Listen to the Radio from ANYWHERE

Since I moved to South Florida I’ve noticed that there aren’t any appropriate radio stations anywhere down here. They’re all mindless Clear Channel-type Top 40 or country stations. Unacceptable. There weren’t this many country stations when I lived in South Carolina or Tennessee. Anyway! I thought maybe I could build a radio that would get radio stations from far away, and it would let me listen to independently-owned and happily non-country stations 105.5 The Bridge from Charleston and Lightning 100 from Nashville.

My idea was to interface a parallel port port in a computer to a set of buttons. Each button would launch Firefox which would then load the online stream of one of these stations. The computer controlling it would be headless and hidden, so the visible hardware would look and perform just like a regular radio. The only downside to this is that I can’t get 95.7 The Ride out of Charlotte with this build because they don’t have an online stream anymore.

At boot, the computer executes a script that starts a C program called “launcher”. The C program is necessary to take control of the printer port, and therefore it must be run as root. To allow the computer to execute the script as root, I added the following line to the sudoer’s file with the command “sudo visudo”:

ALL    ALL = (root) NOPASSWD: /home/bryan/programs/radio/launcher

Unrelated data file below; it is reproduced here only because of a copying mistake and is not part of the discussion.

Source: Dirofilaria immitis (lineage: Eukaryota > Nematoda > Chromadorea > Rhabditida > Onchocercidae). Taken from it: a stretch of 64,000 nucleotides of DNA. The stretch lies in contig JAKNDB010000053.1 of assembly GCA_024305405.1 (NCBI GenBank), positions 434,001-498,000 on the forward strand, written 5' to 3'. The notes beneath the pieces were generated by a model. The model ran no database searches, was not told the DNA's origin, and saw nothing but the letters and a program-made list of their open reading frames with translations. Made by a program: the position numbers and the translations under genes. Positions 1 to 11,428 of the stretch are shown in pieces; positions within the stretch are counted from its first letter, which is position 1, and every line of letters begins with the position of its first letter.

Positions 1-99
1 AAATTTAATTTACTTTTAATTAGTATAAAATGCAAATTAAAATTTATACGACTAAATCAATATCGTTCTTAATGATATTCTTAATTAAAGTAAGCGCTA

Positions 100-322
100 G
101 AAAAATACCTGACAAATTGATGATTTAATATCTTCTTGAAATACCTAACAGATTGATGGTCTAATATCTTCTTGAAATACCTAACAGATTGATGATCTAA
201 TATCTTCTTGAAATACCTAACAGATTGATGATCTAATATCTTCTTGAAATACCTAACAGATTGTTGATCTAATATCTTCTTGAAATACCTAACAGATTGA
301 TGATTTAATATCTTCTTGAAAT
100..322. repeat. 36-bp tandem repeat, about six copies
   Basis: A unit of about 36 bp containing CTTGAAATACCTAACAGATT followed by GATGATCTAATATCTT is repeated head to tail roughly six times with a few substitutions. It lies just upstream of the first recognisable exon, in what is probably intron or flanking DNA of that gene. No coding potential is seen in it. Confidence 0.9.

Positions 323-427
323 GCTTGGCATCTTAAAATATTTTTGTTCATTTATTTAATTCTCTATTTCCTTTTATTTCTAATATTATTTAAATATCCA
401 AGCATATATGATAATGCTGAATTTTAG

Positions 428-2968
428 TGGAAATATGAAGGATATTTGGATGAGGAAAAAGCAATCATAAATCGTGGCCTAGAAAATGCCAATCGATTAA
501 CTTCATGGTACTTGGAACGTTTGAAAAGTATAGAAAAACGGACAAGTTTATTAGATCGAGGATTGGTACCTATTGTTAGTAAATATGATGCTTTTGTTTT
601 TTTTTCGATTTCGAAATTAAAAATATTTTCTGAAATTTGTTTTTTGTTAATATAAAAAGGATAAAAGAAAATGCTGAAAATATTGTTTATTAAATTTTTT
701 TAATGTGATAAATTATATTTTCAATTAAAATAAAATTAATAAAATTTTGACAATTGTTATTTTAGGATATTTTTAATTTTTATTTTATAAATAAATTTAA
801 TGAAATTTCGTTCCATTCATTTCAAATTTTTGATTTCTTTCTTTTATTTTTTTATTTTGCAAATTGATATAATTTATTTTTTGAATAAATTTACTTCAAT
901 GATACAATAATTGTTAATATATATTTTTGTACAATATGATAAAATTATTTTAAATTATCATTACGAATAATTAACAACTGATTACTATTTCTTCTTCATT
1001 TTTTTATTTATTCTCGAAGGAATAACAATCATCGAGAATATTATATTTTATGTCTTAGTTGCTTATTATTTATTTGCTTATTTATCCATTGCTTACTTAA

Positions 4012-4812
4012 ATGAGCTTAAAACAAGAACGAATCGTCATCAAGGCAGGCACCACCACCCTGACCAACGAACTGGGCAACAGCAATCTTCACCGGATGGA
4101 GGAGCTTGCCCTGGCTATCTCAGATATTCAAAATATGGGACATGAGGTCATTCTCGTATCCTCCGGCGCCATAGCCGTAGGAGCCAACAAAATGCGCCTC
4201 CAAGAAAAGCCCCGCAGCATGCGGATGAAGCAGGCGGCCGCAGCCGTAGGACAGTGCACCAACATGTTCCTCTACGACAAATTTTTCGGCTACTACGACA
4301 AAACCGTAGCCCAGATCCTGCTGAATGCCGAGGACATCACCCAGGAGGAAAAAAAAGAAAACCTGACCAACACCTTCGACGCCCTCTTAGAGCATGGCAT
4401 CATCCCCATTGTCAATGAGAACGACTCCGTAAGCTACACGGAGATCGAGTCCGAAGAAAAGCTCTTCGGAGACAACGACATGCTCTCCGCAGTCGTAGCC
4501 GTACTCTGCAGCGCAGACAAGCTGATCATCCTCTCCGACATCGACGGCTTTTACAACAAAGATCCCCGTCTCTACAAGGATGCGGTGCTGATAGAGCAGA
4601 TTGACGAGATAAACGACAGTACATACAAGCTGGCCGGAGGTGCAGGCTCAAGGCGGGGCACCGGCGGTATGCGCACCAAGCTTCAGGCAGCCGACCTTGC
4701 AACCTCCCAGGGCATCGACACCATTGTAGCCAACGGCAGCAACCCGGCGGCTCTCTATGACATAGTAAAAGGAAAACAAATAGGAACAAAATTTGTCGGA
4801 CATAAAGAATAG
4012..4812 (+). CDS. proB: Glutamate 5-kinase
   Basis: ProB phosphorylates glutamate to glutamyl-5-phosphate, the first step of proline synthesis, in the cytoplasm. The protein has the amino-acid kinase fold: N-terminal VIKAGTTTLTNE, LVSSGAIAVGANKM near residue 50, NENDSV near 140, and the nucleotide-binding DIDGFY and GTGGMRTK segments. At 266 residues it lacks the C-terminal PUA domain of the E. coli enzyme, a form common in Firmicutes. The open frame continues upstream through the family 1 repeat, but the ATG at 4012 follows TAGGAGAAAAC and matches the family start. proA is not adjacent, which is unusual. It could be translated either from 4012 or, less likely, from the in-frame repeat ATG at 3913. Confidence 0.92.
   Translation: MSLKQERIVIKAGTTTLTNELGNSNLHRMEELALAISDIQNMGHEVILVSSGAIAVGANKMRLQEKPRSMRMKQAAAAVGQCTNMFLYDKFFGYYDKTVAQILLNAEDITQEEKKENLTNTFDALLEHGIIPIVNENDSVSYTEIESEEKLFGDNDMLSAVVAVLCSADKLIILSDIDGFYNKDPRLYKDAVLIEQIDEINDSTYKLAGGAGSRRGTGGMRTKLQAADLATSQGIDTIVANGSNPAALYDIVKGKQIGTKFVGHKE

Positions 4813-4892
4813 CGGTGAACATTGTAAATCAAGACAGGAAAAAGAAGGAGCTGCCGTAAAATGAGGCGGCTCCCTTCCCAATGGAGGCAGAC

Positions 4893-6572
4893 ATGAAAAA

The script is very simple:

sudo /home/bryan/programs/radio/launcher

I also ran “chmod 755” on the script to make it executable. Next is the C program that will actually handle the parallel port and launch the browser when a button press is detected:

#include <stdio.h>
#include <stdlib.h>
#include <unistd.h>
#include <sys/io.h>
#include <time.h>

#define base 0x378 // printer port base address
#define status 0x379 //printer port status register

//Define button push events. Status register default 0x78 = 0b01111000.
#define PUSH1 0x70 //0x70 = 0b01110000
#define PUSH2 0x68 //0x68 = 0b01101000

int A=1;
int lastA=0;
int B=1;
int lastB=0;
int regval=0;
int lastregval=1;

int main(int argc, char **argv) {
//make sure the program has access to the parallel port
if (ioperm(base,1,1))
fprintf(stderr, "Couldn't get the port at %xn", base), exit(1);
if (ioperm(status,1,1))
fprintf(stderr, "Couldn't get the port at %xn", status), exit(1);

//write 0b00000001 to the output lines to get +5V for the switches
outb(1, base);

while(1) { //run forever
//print status register if and only if it changes
/* regval=inb(status);
if(regval != lastregval) {
} */

if (inb(status)==PUSH1 && A!=lastA) {
//enable other button pushes
// printf("button 1 pushed!n");
//call script
system("/bin/bash /home/bryan/programs/radio/");
//disable a second button 1 push event to debounce and to
//prevent closing of browser and opening the same page it was on

if (inb(status)==PUSH2 && B!=lastB) {
//enable other button pushes
// printf("button 2 pushed!n");
system("/bin/bash /home/bryan/programs/radio/");
//disable a second button 2 push event to debounce and to
//prevent closing of browser and opening the same page it was on

No problem. I complied it using “gcc -O launcher.c -o launcher”. Compiling with these options is necessary for proper functionality of the parallel port.

This program only handles two stations now but it could be expanded for more if 95.7 WXRC ever decided to have an online stream again. I believe the next step is to program this on my Raspberry Pi when it gets here, and install it in the radio that I have that has been the subject of previous posts on this blog. I think I could rewire the memory buttons on the radio to be inputs to the Pi and have the radio display “105.5” or “100.1” on its LCD. This has some potential! If anyone has some tips on how I can be a better programmer, I am open to those suggestions. I’m an engineer, not a computer scientist.

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